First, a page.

from sklearn.base import BaseEstimator
class Never2(BaseEstimator):
def fit(self, X, y=None):
pass
def predict(self, X):
return(np.zeros((len(X),1),dtype=bool))
= Never2()
never2 =3,scoring='accuracy') cross_val_score(never2,X_train,y_train_2,cv
array([0.9017, 0.9001, 0.9003])
This shows our data is skewed!
2. Confusion Matrix
General idea is to count the number of times instances of Class A are classified as Class B.
Table that describes the performance of a classification model by grouping predictions into 4 categories. - True Positives: we correctly predicted they do have diabetes - True Negatives: we correctly predicted they don’t have diabetes - False Positives: we incorrectly predicted they do have diabetes (Type I error) - False Negatives: we incorrectly predicted they don’t have diabetes (Type II error)
The ROWS in the matrix are the real class-labels i.e. the TRUTH values while COLUMNS are the predicted values.
<td colspan="2"><p><b>Actual class (observation)</b></p></td>
Predicted class (expectation) |
tp (true positive) Correct result |
fp (false positive) Unexpected result |
fn (false negative) Missing result |
tn (true negative) Correct absence of result |
from sklearn.model_selection import cross_val_predict
= cross_val_predict(sgd_clf, X_train, y_train_2, cv=3) y_train_pred
from sklearn.metrics import confusion_matrix
confusion_matrix(y_train_2, y_train_pred)
array([[53159, 883],
[ 1160, 4798]])
Each row in the confusion matrix represent actual class
, while each column represents a predicted class
. Following are the terms of the confusion matrix: 1. First row of this matrix is the non-2 images – - (0,0) instances were correctly classified as non 2 (True Negative) - (0,1) instances were wrongly classified as 2s (False Positive) 2. Second row considers the images of 5 – - (1,0) instances were wrongly classified as non 2s (False negatives) - (1,1) instances were correctly classified as 2s (True positives)
An ideal classifier would be a diagonal matrix with no false positives or false negatives
Precision
Think of this as precision of the model in estimating the binary class. FROM POV of the MODEL
It is the ratio of the total classification whether as True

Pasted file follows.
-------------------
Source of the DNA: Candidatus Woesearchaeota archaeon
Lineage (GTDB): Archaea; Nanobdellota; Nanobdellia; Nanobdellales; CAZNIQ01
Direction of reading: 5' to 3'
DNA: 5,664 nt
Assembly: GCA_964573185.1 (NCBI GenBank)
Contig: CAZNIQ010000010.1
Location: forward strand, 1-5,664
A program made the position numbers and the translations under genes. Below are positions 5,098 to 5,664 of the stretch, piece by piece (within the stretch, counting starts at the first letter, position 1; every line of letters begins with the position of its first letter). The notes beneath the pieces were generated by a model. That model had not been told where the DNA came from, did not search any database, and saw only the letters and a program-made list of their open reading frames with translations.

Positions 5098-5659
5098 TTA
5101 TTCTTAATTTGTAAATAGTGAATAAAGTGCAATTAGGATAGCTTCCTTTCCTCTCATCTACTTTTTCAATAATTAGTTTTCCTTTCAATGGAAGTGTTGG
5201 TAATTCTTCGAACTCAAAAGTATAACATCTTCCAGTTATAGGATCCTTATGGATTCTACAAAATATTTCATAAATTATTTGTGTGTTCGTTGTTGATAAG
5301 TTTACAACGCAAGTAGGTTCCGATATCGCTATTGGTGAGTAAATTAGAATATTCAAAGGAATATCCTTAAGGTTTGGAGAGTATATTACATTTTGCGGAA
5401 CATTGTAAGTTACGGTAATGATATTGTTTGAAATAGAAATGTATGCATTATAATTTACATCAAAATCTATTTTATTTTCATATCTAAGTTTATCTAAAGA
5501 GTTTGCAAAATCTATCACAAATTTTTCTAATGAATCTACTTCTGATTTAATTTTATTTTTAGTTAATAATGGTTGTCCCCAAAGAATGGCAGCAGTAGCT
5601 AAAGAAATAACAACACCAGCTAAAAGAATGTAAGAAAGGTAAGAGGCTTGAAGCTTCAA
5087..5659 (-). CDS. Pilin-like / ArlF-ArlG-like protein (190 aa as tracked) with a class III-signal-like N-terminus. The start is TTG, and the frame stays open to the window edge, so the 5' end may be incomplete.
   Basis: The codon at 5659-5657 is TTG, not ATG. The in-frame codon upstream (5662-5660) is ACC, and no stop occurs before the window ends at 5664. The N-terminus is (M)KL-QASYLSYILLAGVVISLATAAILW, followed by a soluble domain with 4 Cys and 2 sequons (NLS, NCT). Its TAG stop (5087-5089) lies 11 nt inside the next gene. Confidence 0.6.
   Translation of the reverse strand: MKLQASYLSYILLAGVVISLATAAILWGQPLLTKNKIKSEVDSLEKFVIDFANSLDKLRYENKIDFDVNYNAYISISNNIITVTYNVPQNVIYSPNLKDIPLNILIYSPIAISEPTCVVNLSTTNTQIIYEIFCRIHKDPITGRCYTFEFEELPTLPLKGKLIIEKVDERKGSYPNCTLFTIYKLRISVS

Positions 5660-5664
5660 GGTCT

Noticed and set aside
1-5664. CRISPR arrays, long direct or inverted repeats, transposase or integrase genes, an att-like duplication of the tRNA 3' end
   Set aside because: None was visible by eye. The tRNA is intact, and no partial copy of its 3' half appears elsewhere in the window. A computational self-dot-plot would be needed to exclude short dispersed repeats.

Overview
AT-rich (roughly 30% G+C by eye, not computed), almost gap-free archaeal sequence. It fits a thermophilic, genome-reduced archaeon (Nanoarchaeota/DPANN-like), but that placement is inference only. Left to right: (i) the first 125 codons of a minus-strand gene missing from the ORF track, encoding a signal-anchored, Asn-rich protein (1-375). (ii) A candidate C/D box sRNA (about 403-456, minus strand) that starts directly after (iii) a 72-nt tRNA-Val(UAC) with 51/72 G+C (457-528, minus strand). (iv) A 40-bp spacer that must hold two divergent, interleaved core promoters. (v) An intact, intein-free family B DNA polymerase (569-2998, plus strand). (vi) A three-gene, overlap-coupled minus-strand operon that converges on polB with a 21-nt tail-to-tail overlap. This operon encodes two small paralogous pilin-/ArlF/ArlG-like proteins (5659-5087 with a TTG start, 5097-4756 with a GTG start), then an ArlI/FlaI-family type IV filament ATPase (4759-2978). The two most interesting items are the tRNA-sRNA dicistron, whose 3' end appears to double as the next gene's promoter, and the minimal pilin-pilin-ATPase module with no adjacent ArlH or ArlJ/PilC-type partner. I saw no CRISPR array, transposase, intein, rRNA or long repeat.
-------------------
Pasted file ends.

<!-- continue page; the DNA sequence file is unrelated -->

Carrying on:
or Wrongly classified as True
to True
. That is, \[Precision = \frac{TP}{TP+FP}\]
This is looking at +ve classification and how many are really +ve and how many are wrongly shown as +ve. So Precision looks at the prediction of +ve results.
Recall
Think of this as comparing to the actual data in the model training. FROM POV of the REAL DATA
It is the ratio of total classification on the +ve samples from where they are classified correctly (TP) to wrongly classified as negative (FN).
\[Recall = \frac{TP}{FN+TP}\]
So Recall looks at the prediction of the +ve samples.
This is by just comparing the +ve samples in the binary classification. To check how many of them are correctly recalled as +ve.
F1 score
Harmonic mean of recall and precision. Higher the Precision and Recall, lower are the instances of FP and FN. So we want to have higher Recall and Precision both.
F1 favors classifiers with similar recall and precision.
from sklearn.metrics import precision_score, recall_score, f1_score
print('Precision score: {}'.format(precision_score(y_train_2, y_train_pred)))
print('Recall score: {}'.format(recall_score(y_train_2, y_train_pred)))
print('F1 score: {}'.format(f1_score(y_train_2, y_train_pred)))
Precision score: 0.8445696180249956
Recall score: 0.8053037932192011
F1 score: 0.8244694561388435
Recall/Precision tradeoff
Unfortunately increasing precision reduces recall and vise-versa. However sometimes one of the qualities could be desirable in a model.
Recall looks at lowering the False Negatives
so culling +ve cases. That could be detrimental in catching robberies. So we need classifiers with high recall and we are okay with low Precision
wherein we would get False alarms.
Meanwhile, if we are censoring videos we need high Precision
to ensure unsafe videos categorised as Safe ones. While we could be removing good videos by wrongly classifying them to be Unsafe (low recall).
More discussion here: Link
Decision functions evaluate a decision_score
we can manually set the threshold